Springboro native Michael Griffin says he left everything but a few personal mementos and his electronics before leaving Tampa for the Miami Valley last night as Hurricane Irma threatens much of Southern Florida and the Gulf Coast.
Griffin, like thousands of other evacuees, fled his home in Central Tampa after the governor issued a mandatory evacuation late Friday.
WHIO’s Sean Cudahy spoke with Griffin as he prepares to spend the next week with his parents in Centerville as the storm moves further north.
“When I first thought it was going over Miami and Orlando I was like ‘yeah, I could stick this out,’” Griffin said.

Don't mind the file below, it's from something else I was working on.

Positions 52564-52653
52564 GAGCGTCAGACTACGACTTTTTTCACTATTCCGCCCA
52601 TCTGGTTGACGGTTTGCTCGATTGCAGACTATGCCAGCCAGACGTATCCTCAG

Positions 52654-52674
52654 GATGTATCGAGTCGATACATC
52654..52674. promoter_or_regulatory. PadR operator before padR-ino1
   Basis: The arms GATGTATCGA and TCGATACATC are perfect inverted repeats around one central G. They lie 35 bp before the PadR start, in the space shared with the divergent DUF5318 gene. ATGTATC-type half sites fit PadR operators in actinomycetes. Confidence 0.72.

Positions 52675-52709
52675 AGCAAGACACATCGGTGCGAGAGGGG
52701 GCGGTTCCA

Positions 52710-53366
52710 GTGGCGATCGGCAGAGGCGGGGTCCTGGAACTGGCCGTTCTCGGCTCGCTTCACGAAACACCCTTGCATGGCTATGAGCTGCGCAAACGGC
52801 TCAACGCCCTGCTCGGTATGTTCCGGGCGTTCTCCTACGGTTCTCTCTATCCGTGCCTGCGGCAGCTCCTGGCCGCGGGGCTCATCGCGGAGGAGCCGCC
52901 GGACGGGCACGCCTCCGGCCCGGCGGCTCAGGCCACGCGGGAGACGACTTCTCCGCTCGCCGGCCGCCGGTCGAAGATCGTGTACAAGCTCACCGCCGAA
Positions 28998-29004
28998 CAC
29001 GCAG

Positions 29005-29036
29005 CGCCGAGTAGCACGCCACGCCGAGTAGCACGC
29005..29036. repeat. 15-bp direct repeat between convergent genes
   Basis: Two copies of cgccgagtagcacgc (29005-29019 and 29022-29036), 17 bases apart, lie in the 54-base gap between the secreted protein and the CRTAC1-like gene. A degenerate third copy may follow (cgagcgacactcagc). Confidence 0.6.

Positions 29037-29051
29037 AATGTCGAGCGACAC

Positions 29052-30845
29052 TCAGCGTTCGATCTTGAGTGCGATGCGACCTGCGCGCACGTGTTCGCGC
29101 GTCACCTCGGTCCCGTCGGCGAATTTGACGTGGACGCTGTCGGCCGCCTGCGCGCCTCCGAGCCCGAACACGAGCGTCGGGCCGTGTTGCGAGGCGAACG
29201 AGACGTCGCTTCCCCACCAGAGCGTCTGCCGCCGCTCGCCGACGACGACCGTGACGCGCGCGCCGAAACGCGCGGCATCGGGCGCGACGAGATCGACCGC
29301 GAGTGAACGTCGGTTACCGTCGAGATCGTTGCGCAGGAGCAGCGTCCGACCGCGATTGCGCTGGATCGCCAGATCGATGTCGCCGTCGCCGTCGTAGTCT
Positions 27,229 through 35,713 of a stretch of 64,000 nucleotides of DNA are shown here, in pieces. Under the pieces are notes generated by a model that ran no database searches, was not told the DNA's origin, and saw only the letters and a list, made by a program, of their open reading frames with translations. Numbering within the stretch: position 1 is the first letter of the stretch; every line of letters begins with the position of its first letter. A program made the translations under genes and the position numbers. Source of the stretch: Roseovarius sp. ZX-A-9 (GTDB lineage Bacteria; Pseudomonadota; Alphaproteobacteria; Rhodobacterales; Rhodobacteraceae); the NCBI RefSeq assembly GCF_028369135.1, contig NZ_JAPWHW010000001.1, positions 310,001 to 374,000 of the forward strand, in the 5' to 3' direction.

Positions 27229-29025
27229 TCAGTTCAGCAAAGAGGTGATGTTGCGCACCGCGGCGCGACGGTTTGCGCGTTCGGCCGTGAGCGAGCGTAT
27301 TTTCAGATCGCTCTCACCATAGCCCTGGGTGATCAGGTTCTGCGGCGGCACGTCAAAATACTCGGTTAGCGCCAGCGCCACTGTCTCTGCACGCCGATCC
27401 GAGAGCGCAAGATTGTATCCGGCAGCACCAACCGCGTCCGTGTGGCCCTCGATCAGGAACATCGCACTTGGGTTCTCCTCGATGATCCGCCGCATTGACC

“After seeing the path change we just had to get out of there.”
Griffin told News Center 7 he drove a congested northbound I-75 to get out of the storm’s path.
“It was nonstop traffic from Tampa to Georgia […] they actually opened up the left shoulder just so they could allow people to evacuate,” Griffin said.
As many work to flee the state, Griffin said food, water and gas were all in short supply. He explained how the unpredictability of the storm’s trajectory was most worrying.
“For all I know I could be back to work on Wednesday, or the storm could go right on through and the place could be flooded three feet up,” Griffin said.
“The uncertainty is killing me.”
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